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@swalker2001 The issue is that of emultion. Check your terminal app to see what emulation it is configured for, I suspect it is probably set to tty. I'm not sure what the official emulation is but Xterm, vt100/102 work well.
The kernel objects in the Linux OS' are very capricious thing and one of the biggest problem. So... kernel object will work only in the same kernel version and build number, well I want to say these are likely static feature than dynamical as it give us.
We (users) can't append sound driver or TFT-display (frame buffer driver and his friends), PCI Express->SATA controller, etc.!
To append your own kernel object you have to build you own firmware - it's not convenient. Second way - build kernel objects on the omega (direct compilation), but it needs special tools, like linux-headers-*, that's out of repositories too.
Let's type code in Python! ((
@crispyoz @Lino-Amorim Absolutely. I didn't linger on the topic long enough to consider causation. You are likely using dynamic IP address allocation at the router. This results in the "dynamic" that isn't really a problem, if you're comfortable with it. The address lease will expire at some time (typical is 24 hours) and the same address will be re-leased if the client is still connected. If the client is not connected at lease expiration the next connection may result in a new IP address, even if you don't have a new router.
In my home I prefer more stability. As such most of the 20 or so IP addresses in use are fixed, with a few dynamic. You can do this by turning off IP address allocation at the router and begin using your Linux box as a dhcp server. You would pair up a device MAC address and the IP address you desire in the /etc/dhcpd.conf file. There's more to it than that, but not much more.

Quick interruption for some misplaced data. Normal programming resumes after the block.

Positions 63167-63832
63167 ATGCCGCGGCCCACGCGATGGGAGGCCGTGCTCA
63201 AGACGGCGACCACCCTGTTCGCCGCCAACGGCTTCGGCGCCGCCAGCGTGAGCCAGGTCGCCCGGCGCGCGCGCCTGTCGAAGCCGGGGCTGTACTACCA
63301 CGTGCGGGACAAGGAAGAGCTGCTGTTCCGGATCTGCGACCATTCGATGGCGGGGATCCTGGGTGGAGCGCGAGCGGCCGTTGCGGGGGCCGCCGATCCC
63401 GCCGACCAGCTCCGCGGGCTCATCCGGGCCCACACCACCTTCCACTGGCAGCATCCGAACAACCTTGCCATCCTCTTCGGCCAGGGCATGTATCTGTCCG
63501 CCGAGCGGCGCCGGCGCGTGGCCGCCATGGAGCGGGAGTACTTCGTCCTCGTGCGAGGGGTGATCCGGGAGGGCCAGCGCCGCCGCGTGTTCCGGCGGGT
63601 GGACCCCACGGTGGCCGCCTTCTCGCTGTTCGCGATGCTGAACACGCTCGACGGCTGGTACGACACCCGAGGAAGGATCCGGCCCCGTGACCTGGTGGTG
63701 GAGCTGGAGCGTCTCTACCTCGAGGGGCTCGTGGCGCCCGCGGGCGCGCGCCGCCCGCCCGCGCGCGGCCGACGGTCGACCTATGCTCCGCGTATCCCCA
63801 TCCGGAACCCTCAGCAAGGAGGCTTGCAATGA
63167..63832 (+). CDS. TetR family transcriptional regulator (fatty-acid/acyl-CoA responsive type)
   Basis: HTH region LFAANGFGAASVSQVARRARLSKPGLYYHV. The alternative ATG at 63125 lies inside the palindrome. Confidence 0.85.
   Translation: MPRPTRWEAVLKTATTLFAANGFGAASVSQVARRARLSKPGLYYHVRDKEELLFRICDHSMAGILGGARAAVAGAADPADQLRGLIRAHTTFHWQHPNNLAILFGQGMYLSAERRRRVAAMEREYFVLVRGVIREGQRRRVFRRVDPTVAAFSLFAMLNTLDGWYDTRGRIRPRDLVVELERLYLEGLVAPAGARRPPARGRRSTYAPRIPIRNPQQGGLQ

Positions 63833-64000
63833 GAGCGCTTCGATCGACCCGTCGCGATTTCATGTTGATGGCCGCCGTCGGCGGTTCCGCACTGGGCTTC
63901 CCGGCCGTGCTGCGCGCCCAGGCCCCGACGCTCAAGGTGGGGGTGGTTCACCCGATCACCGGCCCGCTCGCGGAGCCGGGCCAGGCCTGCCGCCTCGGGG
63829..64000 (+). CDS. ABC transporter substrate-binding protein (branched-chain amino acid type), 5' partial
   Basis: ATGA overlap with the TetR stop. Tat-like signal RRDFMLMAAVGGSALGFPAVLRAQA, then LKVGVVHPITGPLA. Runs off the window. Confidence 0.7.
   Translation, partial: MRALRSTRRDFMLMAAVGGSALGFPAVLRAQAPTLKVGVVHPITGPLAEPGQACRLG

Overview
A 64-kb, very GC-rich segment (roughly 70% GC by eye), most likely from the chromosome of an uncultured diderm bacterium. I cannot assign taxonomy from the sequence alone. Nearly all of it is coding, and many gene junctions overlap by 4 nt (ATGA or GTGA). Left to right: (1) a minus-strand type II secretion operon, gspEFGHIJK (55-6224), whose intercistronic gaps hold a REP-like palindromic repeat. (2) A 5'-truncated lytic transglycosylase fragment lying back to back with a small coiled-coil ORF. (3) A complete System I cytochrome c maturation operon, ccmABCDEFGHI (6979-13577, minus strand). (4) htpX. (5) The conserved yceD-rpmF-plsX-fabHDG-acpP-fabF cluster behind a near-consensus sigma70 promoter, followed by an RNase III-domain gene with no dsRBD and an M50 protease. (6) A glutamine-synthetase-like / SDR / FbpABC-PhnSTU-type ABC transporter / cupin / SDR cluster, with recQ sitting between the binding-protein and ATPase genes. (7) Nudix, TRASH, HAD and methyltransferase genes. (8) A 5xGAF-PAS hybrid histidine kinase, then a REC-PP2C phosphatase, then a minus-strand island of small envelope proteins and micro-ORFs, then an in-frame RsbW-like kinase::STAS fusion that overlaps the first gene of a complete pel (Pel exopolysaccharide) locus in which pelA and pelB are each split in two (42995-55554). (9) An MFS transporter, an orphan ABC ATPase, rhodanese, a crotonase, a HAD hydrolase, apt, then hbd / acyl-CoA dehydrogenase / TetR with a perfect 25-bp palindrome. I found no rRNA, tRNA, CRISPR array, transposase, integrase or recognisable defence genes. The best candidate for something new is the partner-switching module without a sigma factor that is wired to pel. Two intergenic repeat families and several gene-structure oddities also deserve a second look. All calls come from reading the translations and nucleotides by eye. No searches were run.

If you'd like to go down this path, please do a little on-line research and take a crack at it. There's assistance available here. The folks on this forum are great!
@Anupam This is a community support forum so we won't have access to any of the details you have previously provided. If you post whatever information you have, members of the community may be able to assist,
-dev(...elopment) files install only inside SDK. Runtime OS doesn't have and need that, you can find only dynamic libraries (*.so). Static libs (*.a) don't install too.
You have to manual compile lib in the SDK, then you can see all files. But why your Python project need c-headers, It seems incorrect?!
@crispyoz thanks for letting me know! It looks like the factory tried to glue it down but didn't apply enough to even reach the connector (or it spilled out — there's a stain on the board below the connector.)
Just to note that this has been yet another FULL three(3) years with no resolution on the current platform provided by the company. No matter what tips or tricks I tried, this piece of garbage STILL doesn't work here in Canada.
Onion please give me a way to return this $h!T and get my money back, ALL of it.
Just write up a doc, tested and verified if you have to that PROVES that this stuff works with a few extra steps. Don't make people read endless efforts and failures for HOURS of wasted time in trying to debug something that WORKED with the original firmware!
Also, provide the ORIGINAL firmware on your download URL (http://repo.onioniot.com/omega2/images/) so that some of us can at least limp along with old crap rather thank a useless brick!
@crispyoz @György-Farkas I don't know if you work for Onion but you seem VERY active here in the forums. Can you please connect this to the right folks and get this escalated?